Vivian Howard was raised on this humble comfort dish, known as a "bog" in her neck of the woods. Boiling the chicken till it falls off the bone yields a flavorful broth for the rice to soak up, resulting in a rich, silky porridge that's plump with chicken. Think of it as Southern risotto!
Remove gizzards and liver from chicken and discard; keep the neck (optional). Place chicken—and neck, if using—into a large Dutch oven or pot, breast side up. Add enough cool water to just barely cover the chicken. Over high heat, bring to a boil. While heating, season with ½ teaspoon freshly ground black pepper, and add bay leaves and onion if using. When boiling, reduce to a simmer, cover, and cook, about 1 hour.
After an hour, chicken should be fully cooked and falling off the bone. Turn off heat, remove lid, and let rest in the broth, 30 minutes.
Remove chicken from the pot and set aside to cool. Meanwhile, season the broth with remaining black pepper and salt. Bring back to a boil and stir in rice; lower heat and simmer uncovered, 1 minute. Stir and cook another 8–20 minutes, depending on the cooking directions of the type of rice you're using.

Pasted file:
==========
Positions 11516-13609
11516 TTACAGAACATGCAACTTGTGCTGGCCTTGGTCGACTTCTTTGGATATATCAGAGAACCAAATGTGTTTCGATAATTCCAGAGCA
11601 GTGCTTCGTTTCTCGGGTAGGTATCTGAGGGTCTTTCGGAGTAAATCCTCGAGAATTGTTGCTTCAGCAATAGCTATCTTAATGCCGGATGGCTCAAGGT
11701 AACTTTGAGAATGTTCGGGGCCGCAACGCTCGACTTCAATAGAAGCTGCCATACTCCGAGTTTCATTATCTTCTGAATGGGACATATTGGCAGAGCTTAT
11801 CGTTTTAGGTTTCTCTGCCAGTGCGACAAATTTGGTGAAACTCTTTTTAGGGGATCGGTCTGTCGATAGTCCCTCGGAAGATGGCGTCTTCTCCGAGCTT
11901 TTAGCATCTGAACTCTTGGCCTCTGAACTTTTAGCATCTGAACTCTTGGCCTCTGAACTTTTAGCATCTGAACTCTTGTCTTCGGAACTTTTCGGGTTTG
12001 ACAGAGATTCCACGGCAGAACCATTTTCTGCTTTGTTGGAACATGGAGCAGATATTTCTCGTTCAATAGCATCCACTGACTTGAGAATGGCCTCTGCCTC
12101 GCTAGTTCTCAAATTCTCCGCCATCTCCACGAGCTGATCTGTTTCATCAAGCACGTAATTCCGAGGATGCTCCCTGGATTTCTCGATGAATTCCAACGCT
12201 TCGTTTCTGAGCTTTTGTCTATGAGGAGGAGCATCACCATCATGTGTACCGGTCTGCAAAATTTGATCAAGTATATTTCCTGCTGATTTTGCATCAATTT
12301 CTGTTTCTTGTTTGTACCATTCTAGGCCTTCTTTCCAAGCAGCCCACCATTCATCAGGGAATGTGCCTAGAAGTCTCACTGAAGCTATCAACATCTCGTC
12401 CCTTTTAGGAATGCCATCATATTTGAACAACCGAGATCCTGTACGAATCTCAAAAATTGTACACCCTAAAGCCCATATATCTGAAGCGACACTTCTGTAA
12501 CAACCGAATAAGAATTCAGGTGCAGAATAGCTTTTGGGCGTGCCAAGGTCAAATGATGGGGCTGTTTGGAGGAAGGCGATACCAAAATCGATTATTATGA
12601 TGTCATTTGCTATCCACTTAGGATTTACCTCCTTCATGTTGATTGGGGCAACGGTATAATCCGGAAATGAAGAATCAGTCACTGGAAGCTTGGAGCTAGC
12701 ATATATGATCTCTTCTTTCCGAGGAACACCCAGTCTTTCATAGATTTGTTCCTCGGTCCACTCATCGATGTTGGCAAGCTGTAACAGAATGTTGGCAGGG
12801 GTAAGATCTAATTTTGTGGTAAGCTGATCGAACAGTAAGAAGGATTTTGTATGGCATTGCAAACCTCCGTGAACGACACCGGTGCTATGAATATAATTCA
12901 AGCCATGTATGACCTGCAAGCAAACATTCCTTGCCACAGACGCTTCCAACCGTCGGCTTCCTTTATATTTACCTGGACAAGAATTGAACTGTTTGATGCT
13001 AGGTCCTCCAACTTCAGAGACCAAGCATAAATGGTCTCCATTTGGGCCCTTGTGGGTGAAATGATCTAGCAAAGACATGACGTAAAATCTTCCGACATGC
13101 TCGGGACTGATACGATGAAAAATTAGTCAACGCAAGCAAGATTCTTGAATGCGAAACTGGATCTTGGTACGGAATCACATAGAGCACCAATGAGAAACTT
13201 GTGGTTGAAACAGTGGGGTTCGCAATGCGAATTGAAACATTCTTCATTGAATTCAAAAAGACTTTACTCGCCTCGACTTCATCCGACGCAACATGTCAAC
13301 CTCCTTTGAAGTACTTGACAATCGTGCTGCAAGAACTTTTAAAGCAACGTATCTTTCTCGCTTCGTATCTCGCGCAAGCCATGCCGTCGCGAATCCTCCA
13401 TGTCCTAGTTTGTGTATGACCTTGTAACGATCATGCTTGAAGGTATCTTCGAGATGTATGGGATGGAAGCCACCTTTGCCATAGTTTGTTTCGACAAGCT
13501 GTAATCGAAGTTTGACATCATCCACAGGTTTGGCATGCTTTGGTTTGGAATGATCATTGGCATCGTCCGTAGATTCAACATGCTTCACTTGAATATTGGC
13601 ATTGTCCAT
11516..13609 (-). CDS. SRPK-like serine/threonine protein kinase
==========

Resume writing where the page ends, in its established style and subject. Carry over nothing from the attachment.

Meanwhile, pull the chicken into sizable chunks, discarding the bones, skin, and fat; pour any juices that run off back into the chicken meat. When the rice is cooked, add chicken back to the pot. Stir, cover, and simmer, 10 more minutes.
After 10 minutes, the rice will have absorbed most of the broth, yielding a soupy consistency. (At this point, add more broth if desired.) Season with more black pepper and salt to taste. Stir in the lemon juice. Sprinkle with more black pepper and serve immediately.
To liven up this humble dish you may add fresh spinach, kale, or chopped tomatoes, or stir in a dollop of pesto. Feel free to get creative and make this dish your own!